January 16, 2012 at 07:30 PM EST

In 1993, three 8-year-old boys were murdered in West Memphis, Ark. It was a horrifying, sensational crime. Damien Echols, Jason Baldwin, and Jessie Misskelley Jr. — who’d become known as the West Memphis Three — were painted by prosecutors as devil-worshipping metalheads and convicted. Echols, then 18, was sentenced to death, while Baldwin, 16, and Misskelley, 17, got life sentences. The trial struck many as a sham, and an HBO documentary about the case, 1996’s Paradise Lost: The Child Murders at Robin Hood Hills, outraged and inspired celebrity supporters such as Eddie Vedder, Natalie Maines, Johnny Depp, and Lord of the Rings director Peter ­Jackson and his partner, Fran Walsh. (Two more Paradise Lost films have since been made; the third just aired on HBO.) In 2004, Jackson and Walsh quietly began financing investigations to get the men released. Then, last August, after 18 years in prison, Echols, ­Baldwin, and Misskelley were finally freed — but not exonerated. In exchange for their freedom, they agreed to an “Alford plea.” The upshot is that they can tell the world that they’re innocent, but the state can tell the world that they’re guilty — and never get sued for wrongful imprisonment.

Now Jackson and Walsh have ­produced West of Memphis, a new ­documentary directed by Amy Berg (Deliver Us From Evil) that will premiere at Sundance on Jan. 20. (The film does not yet have a distributor.) EW spoke with Jackson, Walsh, Berg, and Echols and his wife, Lorri Davis.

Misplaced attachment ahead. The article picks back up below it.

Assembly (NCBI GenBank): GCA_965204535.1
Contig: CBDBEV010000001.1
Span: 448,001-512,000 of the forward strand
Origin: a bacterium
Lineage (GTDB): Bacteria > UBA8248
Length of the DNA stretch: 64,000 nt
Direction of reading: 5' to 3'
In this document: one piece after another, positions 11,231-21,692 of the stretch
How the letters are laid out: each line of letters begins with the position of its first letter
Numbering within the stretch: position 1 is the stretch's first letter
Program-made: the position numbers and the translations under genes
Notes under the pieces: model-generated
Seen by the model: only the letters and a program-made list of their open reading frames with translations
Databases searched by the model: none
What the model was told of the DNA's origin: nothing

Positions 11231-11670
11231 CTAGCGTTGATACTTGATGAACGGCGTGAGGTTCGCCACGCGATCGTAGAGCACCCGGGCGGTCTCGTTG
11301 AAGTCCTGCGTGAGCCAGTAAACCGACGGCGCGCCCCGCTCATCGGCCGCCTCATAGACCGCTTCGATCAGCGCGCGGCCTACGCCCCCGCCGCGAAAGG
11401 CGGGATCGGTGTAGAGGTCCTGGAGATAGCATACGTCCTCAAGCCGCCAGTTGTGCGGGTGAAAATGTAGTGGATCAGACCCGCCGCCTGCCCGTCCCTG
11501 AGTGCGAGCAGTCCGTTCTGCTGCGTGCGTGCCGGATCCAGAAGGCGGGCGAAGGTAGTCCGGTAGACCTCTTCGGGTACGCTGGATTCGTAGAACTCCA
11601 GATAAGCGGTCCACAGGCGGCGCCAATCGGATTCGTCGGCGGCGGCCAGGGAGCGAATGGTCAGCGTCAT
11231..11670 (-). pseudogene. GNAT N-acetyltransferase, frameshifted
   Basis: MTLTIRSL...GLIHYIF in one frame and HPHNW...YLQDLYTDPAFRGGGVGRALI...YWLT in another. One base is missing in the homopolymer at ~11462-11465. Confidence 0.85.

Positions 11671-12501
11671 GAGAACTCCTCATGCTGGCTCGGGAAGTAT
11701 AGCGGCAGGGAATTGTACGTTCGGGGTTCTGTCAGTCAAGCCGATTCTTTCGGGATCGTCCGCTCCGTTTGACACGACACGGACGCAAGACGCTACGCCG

ENTERTAINMENT WEEKLY: Damien, what did you think of West of Memphis?

Damien Echols: I loved it, which kind of amazed me. After you deal with anything long enough, it sort of — I don’t want to say it loses the edge — but you just reach a point where you have to let it go or it’s just going to eat you alive inside.

How does it feel to be free?

Echols: It’s still incredibly surreal in a lot of ways. I went from being trapped in a box — I mean, literally sealed inside a tomb — for almost 20 years to coming out and seeing New York City and New Zealand and doing all these different things.

Peter and Fran, what made you want to get involved in the case?

Peter Jackson: It came from watching the original Paradise Lost, which we didn’t actually see until 2004. And even though the film only covers the events around the original trial, you get the strong sense that this is not right. It makes you angry.

Fran Walsh: We thought they’d already been released.

Jackson: We just assumed that this case had finished, because we were watching it 10 years after it happened. As soon as we saw that this was still carrying on, we contacted Lorri and struck up an e-mail correspondence. We didn’t make a conscious decision to become involved or anything; it just evolved as we learned more about the case and we became friends.

It seems like you two became obsessed with this case. Is that a fair word to use?

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